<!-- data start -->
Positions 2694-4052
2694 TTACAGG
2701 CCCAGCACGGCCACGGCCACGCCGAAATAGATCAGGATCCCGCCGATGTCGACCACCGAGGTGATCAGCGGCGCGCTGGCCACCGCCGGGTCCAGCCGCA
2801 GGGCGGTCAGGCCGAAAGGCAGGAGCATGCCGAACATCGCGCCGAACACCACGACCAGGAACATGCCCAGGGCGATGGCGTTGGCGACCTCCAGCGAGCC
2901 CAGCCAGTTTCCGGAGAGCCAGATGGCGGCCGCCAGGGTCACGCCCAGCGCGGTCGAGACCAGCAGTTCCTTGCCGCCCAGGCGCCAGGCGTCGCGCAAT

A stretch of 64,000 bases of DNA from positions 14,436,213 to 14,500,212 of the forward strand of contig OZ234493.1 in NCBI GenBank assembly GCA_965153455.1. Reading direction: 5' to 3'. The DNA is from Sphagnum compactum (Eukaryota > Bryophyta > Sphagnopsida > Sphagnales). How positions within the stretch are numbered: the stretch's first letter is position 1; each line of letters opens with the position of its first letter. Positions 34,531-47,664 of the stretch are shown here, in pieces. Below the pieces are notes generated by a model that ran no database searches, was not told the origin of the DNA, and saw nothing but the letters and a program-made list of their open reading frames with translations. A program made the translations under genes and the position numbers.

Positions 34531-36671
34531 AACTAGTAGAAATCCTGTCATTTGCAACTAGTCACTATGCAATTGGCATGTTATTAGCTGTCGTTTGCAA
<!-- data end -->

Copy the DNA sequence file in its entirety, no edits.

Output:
Positions 2694-4052
2694 TTACAGG
2701 CCCAGCACGGCCACGGCCACGCCGAAATAGATCAGGATCCCGCCGATGTCGACCACCGAGGTGATCAGCGGCGCGCTGGCCACCGCCGGGTCCAGCCGCA
2801 GGGCGGTCAGGCCGAAAGGCAGGAGCATGCCGAACATCGCGCCGAACACCACGACCAGGAACATGCCCAGGGCGATGGCGTTGGCGACCTCCAGCGAGCC
2901 CAGCCAGTTTCCGGAGAGCCAGATGGCGGCCGCCAGGGTCACGCCCAGCGCGGTCGAGACCAGCAGTTCCTTGCCGCCCAGGCGCCAGGCGTCGCGCAAT

A stretch of 64,000 bases of DNA from positions 14,436,213 to 14,500,212 of the forward strand of contig OZ234493.1 in NCBI GenBank assembly GCA_965153455.1. Reading direction: 5' to 3'. The DNA is from Sphagnum compactum (Eukaryota > Bryophyta > Sphagnopsida > Sphagnales). How positions within the stretch are numbered: the stretch's first letter is position 1; each line of letters opens with the position of its first letter. Positions 34,531-47,664 of the stretch are shown here, in pieces. Below the pieces are notes generated by a model that ran no database searches, was not told the origin of the DNA, and saw nothing but the letters and a program-made list of their open reading frames with translations. A program made the translations under genes and the position numbers.

Positions 34531-36671
34531 AACTAGTAGAAATCCTGTCATTTGCAACTAGTCACTATGCAATTGGCATGTTATTAGCTGTCGTTTGCAA